Glancing at the future: A week with an Apple Watch

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For just under a week, an Apple Watch has been on my wrist. I went for the "nerd" choice, a Space Grey watch with a black rubber band. For most of the day, the watch appears to be an obsidian lozenge -- a black hole of information. But, now and then, when I want to check the time, or when it taps me gently on the wrist to remind me of something, I turn my wrist towards my face, and the screen comes to life with the snippet of information I need to keep my life running, well, like a really expensive timepiece.

And, for now, the Apple Watch is expensive. This model is just under $600 in Canada, all in. I consider it the tax I pay for wanting to live in the future. But, for the money, you get a lot of watch. In fact, the Apple Watch is a wristwatch the same way a smartphone is a telephone. Both are computers disguised as less functional appliances. The Apple Watch, all smartwatches, really, extend the basic functionality of a watch dramatically. They give you glanceable information on demand on your wrist. But that information is remarkable.

So far my watch has told me my heart rate, my race pace, the weather, when the next GO bus is due, that tea is steeped, that the International Space Station is overhead and has served up a very readable Wikipedia entry about Frank Sinatra. I've also used it to check my schedule, triage my email and send myself reminders and to-dos. And, yes, I can take and make phone calls and get the time.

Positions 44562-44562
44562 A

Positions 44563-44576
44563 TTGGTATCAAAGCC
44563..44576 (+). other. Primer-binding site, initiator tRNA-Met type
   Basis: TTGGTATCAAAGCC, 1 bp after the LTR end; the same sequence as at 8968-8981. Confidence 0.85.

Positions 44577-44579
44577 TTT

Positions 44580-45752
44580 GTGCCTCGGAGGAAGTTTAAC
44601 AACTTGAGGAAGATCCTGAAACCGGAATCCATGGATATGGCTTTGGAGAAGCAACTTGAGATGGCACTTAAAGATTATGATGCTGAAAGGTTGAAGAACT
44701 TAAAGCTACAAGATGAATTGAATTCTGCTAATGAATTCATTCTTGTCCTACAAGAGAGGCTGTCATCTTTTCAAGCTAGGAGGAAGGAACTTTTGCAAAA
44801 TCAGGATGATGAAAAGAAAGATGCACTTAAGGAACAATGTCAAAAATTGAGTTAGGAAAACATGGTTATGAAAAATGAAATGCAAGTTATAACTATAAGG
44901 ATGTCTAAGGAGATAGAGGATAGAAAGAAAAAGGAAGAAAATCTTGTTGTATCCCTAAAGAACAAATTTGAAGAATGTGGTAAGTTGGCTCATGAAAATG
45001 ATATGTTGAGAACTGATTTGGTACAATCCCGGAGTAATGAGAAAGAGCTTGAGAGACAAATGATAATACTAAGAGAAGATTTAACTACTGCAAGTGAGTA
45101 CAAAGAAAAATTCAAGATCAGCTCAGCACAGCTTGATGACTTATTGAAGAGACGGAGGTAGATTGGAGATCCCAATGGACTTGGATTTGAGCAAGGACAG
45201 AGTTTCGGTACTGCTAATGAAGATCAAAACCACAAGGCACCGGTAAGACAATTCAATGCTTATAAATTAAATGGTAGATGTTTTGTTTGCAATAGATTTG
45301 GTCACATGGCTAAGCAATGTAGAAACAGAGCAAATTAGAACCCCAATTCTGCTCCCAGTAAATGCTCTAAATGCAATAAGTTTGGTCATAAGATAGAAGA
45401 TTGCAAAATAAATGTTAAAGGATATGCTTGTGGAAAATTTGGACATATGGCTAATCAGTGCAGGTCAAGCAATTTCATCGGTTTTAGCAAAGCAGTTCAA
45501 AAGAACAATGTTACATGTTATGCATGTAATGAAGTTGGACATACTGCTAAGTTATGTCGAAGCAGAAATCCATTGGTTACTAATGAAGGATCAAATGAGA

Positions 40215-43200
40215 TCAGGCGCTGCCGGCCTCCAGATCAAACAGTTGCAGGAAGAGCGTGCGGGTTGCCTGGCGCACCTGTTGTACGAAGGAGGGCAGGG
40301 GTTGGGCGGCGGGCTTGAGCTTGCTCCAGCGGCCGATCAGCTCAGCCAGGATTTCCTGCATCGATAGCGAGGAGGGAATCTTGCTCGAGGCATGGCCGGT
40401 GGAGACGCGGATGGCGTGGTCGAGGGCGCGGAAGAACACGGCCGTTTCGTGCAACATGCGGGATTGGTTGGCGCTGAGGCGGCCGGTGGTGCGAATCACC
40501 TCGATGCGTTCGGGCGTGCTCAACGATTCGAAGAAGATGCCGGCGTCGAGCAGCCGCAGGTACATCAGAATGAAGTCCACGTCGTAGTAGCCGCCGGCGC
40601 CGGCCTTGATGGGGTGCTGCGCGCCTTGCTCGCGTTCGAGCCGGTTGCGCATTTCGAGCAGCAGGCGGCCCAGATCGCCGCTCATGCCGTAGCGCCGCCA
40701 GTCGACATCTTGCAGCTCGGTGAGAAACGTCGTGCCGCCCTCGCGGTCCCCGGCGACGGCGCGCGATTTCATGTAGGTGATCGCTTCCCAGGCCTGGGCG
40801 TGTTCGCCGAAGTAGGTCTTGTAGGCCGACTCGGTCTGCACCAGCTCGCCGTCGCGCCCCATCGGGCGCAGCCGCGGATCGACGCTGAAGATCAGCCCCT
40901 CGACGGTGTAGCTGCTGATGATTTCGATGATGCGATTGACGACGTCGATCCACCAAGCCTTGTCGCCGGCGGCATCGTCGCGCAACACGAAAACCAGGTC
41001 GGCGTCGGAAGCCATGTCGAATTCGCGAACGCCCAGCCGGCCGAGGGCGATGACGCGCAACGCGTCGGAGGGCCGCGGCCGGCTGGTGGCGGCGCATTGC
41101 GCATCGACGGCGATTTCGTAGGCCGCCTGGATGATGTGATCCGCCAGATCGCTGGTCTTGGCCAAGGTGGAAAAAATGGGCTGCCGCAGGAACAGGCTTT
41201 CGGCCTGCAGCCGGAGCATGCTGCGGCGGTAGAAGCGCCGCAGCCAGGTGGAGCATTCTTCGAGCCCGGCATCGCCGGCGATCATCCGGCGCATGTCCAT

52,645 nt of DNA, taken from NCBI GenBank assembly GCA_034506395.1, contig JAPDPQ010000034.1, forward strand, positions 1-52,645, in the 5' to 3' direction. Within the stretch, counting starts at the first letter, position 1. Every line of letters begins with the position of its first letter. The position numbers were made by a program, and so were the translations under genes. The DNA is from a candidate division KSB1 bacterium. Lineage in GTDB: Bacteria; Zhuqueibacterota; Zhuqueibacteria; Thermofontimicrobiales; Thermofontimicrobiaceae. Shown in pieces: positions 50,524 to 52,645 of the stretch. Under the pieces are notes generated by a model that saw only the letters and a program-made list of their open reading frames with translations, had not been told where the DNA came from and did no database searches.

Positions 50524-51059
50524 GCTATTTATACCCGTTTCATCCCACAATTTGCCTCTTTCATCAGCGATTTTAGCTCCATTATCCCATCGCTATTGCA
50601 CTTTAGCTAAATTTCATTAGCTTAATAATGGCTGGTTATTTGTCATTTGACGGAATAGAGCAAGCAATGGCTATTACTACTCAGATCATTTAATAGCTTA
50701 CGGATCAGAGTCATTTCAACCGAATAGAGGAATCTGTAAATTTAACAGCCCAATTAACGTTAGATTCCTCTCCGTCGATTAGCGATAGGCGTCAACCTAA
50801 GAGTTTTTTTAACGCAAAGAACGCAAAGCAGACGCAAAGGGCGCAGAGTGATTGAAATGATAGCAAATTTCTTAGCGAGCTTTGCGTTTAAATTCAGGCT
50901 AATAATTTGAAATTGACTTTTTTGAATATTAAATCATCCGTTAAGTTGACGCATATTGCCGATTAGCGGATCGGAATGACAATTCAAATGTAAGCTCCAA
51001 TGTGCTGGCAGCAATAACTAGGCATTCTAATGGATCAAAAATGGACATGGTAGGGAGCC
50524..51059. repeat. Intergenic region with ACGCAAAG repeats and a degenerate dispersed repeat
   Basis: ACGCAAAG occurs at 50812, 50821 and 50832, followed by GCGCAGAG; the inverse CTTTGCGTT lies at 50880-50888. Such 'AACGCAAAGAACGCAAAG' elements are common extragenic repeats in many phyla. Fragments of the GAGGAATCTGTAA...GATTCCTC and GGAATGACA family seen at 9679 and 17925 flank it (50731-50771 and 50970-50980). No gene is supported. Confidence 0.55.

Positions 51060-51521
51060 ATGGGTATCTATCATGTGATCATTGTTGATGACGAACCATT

The Watch is capable of most, but not all, of this because it is near my phone. And, yes, I could do all those things above with my phone. But, dismissing the Watch because of that is the act of a technologically myopic simpleton.

In many ways smartwatches as they exist now are proofs of concept. Of course, in the very near future, smartwatches will be stand-alone devices. But, for now, they are remarkable in their own, dependent way.

For one thing, they redefine the interstitial moment. With a smartphone that moment lasted as long as it took to pull your phone from your purse or pocket, fire up the app you needed and scroll through a digestible information snack.

With the Watch, a wrist tap tells you there's something you need to pay attention to. You turn your wrist to your face, the information appears, you give it a quick look, and you're done in about a heartbeat or two. If it's a text or email you can save it for later or respond with a quick prefab reply or even dictate text to the Watch and have it, very reliably in my experience, convert to text for sending. It is delightful to deal with incoming information so effortlessly without breaking social stride.

News organizations or any group that wants to get news and messaging out needs to pay attention to being "smartwatch-first" now.

The Watch is not, of course, perfect. Existing third-party apps can run maddeningly slow and the Watch sometimes stalls waiting for updated data, but many of those annoyances will pass when developers create native Watch apps and future Watches get GPS and other radios on board.

Apple announced Watch-native app support, literally, as I was typing this. I added this paragraph by speaking it to my Watch using the Drafts app while watching this week's Apple keynote.

What most excites me about the Watch right now is not what it is, but what it could be. It will be cheaper, faster and more fully featured soon. It will have tremendous importance to health care, fitness and social media. In the near future all phones will be smartphones. And, I have no doubt, all watches will be smartwatches. But, for now, the only people who need to get one are those who want to wear the future on their sleeves. 

Listen to an audio version of this column, read by the author, here.


Wayne MacPhail has been a print and online journalist for 25 years, and is a long-time writer for on technology and the Internet.

Photo: LWYang/flickr

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